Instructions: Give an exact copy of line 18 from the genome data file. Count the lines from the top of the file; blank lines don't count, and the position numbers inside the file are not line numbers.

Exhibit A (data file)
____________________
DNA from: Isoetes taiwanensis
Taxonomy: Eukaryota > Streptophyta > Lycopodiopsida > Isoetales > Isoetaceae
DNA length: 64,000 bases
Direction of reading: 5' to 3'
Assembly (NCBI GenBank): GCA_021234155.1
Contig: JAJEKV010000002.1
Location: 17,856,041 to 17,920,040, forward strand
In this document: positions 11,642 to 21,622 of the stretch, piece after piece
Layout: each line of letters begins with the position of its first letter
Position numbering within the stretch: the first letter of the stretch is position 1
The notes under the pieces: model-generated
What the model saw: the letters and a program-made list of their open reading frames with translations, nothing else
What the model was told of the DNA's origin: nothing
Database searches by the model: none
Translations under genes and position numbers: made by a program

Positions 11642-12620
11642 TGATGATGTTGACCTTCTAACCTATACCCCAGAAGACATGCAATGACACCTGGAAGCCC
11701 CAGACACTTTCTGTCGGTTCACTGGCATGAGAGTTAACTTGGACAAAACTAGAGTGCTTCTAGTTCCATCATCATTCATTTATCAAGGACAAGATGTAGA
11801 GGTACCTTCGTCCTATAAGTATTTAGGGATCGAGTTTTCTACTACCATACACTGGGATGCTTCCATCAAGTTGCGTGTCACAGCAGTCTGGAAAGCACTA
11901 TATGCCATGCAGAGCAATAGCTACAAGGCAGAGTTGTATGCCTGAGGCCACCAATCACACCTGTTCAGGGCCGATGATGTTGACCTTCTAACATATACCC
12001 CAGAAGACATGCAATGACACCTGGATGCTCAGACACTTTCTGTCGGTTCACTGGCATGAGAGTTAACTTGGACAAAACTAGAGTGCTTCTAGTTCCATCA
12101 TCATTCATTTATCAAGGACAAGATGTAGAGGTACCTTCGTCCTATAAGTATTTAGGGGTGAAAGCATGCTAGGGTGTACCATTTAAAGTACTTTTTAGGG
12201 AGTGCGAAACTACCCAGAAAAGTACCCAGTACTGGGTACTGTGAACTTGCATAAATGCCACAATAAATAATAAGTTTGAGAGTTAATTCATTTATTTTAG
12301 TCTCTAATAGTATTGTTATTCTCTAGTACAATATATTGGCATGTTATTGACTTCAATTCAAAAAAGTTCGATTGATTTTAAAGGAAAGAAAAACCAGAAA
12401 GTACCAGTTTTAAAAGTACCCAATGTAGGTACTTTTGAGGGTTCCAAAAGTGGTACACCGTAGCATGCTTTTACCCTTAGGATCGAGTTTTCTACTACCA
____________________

11701 CAGACACTTTCTGTCGGTTCACTGGCATGAGAGTTAACTTGGACAAAACTAGAGTGCTTCTAGTTCCATCATCATTCATTTATCAAGGACAAGATGTAGA